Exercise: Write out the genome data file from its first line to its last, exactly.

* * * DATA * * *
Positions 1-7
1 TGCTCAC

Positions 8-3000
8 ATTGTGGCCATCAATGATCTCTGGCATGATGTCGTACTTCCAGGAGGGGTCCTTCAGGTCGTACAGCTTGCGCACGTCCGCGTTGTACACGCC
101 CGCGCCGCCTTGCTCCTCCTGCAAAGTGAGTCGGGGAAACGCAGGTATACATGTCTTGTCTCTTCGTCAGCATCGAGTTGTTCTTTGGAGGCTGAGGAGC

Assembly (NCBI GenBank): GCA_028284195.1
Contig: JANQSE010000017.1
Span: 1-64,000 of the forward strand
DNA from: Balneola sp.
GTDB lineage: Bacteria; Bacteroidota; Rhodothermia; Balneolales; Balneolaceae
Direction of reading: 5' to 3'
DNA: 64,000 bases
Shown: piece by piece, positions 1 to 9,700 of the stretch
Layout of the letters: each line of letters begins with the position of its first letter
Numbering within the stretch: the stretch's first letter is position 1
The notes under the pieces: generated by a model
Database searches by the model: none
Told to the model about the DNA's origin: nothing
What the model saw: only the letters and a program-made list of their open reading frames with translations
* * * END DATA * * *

Positions 1-7
1 TGCTCAC

Positions 8-3000
8 ATTGTGGCCATCAATGATCTCTGGCATGATGTCGTACTTCCAGGAGGGGTCCTTCAGGTCGTACAGCTTGCGCACGTCCGCGTTGTACACGCC
101 CGCGCCGCCTTGCTCCTCCTGCAAAGTGAGTCGGGGAAACGCAGGTATACATGTCTTGTCTCTTCGTCAGCATCGAGTTGTTCTTTGGAGGCTGAGGAGC

Assembly (NCBI GenBank): GCA_028284195.1
Contig: JANQSE010000017.1
Span: 1-64,000 of the forward strand
DNA from: Balneola sp.
GTDB lineage: Bacteria; Bacteroidota; Rhodothermia; Balneolales; Balneolaceae
Direction of reading: 5' to 3'
DNA: 64,000 bases
Shown: piece by piece, positions 1 to 9,700 of the stretch
Layout of the letters: each line of letters begins with the position of its first letter
Numbering within the stretch: the stretch's first letter is position 1
The notes under the pieces: generated by a model
Database searches by the model: none
Told to the model about the DNA's origin: nothing
What the model saw: only the letters and a program-made list of their open reading frames with translations